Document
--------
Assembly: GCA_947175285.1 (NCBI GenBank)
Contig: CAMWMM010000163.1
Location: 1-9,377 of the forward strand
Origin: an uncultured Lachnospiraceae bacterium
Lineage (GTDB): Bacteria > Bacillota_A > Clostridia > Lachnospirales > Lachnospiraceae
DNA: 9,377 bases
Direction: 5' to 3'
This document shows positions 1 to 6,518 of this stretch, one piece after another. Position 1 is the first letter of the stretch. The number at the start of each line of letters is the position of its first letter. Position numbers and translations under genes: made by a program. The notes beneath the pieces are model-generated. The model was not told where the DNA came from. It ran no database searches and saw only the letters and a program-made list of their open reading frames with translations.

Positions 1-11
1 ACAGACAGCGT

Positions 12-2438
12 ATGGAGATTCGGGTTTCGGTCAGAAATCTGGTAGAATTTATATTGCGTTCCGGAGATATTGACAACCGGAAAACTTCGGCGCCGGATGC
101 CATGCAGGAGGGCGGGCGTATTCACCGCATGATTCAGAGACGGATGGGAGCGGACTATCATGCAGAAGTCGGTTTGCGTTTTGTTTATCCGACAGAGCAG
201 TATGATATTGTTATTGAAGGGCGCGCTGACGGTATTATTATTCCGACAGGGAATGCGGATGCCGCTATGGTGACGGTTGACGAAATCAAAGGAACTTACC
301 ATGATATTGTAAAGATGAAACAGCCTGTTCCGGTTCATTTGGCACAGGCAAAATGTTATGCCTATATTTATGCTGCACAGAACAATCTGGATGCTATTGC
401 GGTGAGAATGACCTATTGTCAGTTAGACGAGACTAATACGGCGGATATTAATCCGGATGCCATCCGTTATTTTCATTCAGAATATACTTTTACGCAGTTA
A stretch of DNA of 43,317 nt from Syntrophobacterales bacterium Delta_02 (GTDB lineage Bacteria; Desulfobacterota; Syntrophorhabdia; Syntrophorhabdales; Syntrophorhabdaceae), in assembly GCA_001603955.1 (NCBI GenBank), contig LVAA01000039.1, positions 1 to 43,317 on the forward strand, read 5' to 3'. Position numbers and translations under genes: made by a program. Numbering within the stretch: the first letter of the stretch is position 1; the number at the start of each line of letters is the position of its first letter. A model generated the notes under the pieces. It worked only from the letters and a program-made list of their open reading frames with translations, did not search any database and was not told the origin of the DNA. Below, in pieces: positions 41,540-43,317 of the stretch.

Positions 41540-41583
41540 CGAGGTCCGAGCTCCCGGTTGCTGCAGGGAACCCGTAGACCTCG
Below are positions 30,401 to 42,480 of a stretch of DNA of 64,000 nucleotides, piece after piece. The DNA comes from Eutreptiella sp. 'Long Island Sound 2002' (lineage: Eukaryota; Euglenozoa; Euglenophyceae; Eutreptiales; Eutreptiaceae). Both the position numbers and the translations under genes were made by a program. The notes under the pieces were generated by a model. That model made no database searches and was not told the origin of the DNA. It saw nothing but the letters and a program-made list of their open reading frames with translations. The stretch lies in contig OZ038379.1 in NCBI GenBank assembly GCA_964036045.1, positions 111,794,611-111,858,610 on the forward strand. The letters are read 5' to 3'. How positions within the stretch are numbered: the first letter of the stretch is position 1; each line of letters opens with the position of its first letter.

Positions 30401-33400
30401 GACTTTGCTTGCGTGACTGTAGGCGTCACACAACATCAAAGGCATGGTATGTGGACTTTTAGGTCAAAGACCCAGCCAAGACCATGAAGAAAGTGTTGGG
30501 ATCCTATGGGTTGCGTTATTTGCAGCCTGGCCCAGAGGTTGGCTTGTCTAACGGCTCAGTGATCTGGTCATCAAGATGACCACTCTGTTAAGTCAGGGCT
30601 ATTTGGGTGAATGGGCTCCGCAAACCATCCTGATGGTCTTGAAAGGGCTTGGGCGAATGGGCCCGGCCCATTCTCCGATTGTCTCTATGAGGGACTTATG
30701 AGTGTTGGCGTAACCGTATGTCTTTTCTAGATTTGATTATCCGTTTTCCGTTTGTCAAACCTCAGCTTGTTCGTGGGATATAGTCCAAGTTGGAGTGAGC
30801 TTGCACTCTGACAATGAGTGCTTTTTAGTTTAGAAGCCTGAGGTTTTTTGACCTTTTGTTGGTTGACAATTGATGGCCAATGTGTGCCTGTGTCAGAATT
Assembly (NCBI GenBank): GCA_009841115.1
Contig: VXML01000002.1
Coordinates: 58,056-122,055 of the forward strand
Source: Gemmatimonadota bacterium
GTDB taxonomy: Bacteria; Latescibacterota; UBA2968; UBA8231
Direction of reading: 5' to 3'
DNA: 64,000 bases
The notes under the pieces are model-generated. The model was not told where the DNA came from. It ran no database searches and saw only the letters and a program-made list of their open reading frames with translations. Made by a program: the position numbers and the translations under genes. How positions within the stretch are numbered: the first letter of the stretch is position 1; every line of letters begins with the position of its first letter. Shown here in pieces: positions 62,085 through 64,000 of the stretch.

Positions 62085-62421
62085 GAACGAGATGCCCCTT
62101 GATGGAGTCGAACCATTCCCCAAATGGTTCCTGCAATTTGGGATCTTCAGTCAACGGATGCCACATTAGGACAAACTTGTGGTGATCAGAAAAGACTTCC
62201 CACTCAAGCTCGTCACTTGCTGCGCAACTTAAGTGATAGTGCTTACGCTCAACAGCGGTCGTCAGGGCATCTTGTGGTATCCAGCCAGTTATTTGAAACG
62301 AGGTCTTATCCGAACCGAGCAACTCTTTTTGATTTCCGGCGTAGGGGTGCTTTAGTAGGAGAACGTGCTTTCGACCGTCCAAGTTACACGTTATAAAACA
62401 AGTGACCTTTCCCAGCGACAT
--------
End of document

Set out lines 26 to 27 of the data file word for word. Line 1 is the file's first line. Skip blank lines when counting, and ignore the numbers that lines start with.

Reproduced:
30801 TTGCACTCTGACAATGAGTGCTTTTTAGTTTAGAAGCCTGAGGTTTTTTGACCTTTTGTTGGTTGACAATTGATGGCCAATGTGTGCCTGTGTCAGAATT
Assembly (NCBI GenBank): GCA_009841115.1